Computer Scientist Receives NSF Grant to Identify Antibody Responses Against SARS-COV-2

Pavel Pevzner, a professor in the Department of Computer Science and Engineering, is the lead researcher on an NSF grant for COVID-19 research. 

San Diego, Calif., July 27, 2020 -- Pavel Pevzner, Ronald R. Taylor Professor of Computer Science in UC San Diego’s Computer Science and Engineering Department, has been awarded a $300,000 grant, through the National Science Foundation’s EArly-concept Grants for Exploratory Research (EAGER) program, to investigate immune system genes in humans, bats and other mammals and identify successful antibody responses against SARS-COV-2.

The project, called Assembling the Immunoglobulin Loci Across Mammalian Species and Across the Human Population, seeks to generate immunoglobulin (Ig) locus sequences, which vary across human populations. The project will also analyze this genomic region in mammals to better understand how different species generate antiviral antibodies. 

“The immunoglobulin locus is complex, making it difficult to assemble its genomic sequence and find all the immune genes hiding there,” said Pevzner. “Since these genes represent a template to generate antibodies, the lack of Ig assemblies has been a barrier to antibody engineering and vaccine testing. This project seeks to develop the first specialized software tools to assemble and annotate the immunoglobulin locus in humans and other mammalian species.” 

To illuminate the genomics behind antiviral immune responses, Pevzner’s team will develop a new algorithm to analyze personalized immune genes that have shown strong immunological responses. 

The Ig locus contains variable immune genes – called V, D and J – that can rearrange in different configurations to encode around 100 million unique, circulating human antibodies. Each one is a mosaic of V, D, and J genes, making it virtually impossible to study an organism’s antibody repertoire and infection response without decoding the nucleotide sequences in the locus.  Personalized immunogenomics seeks to analyze how V, D, and J gene variations affect individual immune responses.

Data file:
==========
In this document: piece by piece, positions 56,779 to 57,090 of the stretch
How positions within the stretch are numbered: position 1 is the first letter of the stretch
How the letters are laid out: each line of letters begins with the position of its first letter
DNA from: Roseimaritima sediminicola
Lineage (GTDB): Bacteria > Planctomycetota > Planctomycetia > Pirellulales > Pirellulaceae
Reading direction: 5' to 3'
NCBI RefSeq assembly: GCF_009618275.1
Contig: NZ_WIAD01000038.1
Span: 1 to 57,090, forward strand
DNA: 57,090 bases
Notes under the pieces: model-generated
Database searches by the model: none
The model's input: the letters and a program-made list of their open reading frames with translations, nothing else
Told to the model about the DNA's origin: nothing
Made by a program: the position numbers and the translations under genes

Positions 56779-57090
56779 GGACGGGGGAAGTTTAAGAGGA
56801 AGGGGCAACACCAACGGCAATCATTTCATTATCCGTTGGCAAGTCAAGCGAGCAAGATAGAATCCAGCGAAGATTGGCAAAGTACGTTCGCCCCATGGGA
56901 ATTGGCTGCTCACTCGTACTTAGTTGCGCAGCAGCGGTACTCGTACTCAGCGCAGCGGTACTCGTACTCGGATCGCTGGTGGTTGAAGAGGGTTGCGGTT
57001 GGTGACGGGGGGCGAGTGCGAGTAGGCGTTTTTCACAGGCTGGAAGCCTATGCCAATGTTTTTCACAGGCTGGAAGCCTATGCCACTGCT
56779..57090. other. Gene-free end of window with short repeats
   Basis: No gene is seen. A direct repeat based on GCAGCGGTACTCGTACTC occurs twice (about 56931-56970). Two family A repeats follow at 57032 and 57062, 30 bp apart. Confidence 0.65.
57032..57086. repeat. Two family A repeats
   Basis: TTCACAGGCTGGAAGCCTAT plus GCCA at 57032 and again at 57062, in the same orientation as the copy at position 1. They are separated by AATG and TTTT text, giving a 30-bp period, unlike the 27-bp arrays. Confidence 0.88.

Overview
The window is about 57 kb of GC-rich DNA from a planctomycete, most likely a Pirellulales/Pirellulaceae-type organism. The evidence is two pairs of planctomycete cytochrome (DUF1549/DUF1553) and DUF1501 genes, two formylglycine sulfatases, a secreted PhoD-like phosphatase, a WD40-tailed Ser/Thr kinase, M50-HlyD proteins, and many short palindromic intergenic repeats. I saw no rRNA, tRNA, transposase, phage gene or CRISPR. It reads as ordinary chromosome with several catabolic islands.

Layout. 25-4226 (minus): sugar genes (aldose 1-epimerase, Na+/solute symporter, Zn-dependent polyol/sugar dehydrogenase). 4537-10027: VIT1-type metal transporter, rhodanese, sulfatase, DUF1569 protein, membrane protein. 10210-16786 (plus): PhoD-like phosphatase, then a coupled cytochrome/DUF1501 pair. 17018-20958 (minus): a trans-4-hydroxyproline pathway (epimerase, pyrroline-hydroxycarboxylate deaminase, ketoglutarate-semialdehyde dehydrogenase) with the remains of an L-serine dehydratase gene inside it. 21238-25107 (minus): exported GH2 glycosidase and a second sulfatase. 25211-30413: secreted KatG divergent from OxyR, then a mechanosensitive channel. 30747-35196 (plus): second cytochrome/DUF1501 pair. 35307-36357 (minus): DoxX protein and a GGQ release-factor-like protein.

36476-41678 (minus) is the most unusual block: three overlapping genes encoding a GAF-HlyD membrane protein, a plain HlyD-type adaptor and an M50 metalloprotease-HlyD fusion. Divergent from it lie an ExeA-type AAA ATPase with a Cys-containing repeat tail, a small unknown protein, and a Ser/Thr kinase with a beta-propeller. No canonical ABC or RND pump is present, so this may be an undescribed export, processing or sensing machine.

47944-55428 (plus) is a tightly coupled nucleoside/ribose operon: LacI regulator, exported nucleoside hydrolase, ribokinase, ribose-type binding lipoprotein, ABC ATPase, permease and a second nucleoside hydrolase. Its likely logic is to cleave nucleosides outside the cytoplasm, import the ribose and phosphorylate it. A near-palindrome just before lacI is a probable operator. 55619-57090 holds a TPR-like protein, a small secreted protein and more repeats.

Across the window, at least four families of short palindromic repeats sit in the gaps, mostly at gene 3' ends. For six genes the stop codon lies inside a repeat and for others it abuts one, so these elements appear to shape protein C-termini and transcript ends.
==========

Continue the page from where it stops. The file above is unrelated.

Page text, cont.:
Other mammals may also provide important insights. Bats have much greater immune gene diversity than humans, but still have no accurate Ig loci assemblies, making it difficult to study how they generate antibodies to cope with multiple viruses. The group will also analyze the Ig locus in llamas, which could provide promising antibodies against COVID-19.  

The Pevzner group will also work with immunogenomics experts to analyze Ig loci in COVID-19 patients, looking for helpful mutations. To disseminate the team’s findings, the grant will also fund a new Coursera class: Bioinformatics of SARS-COV-2.

“The deadly COVID-19 pandemic has shown that we need to develop novel bioinformatic techniques to understand how different mammals respond to various viruses to help us develop better therapeutics,” said Pevzner. “These tools will support ongoing efforts to sequence Ig loci in COVID-19 patients and to understand why some patients are able to generate effective anti-viral antibodies and others fail.”

Media Contacts

Ioana Patringenaru
Jacobs School of Engineering

Katie Ismael
Qualcomm Institute

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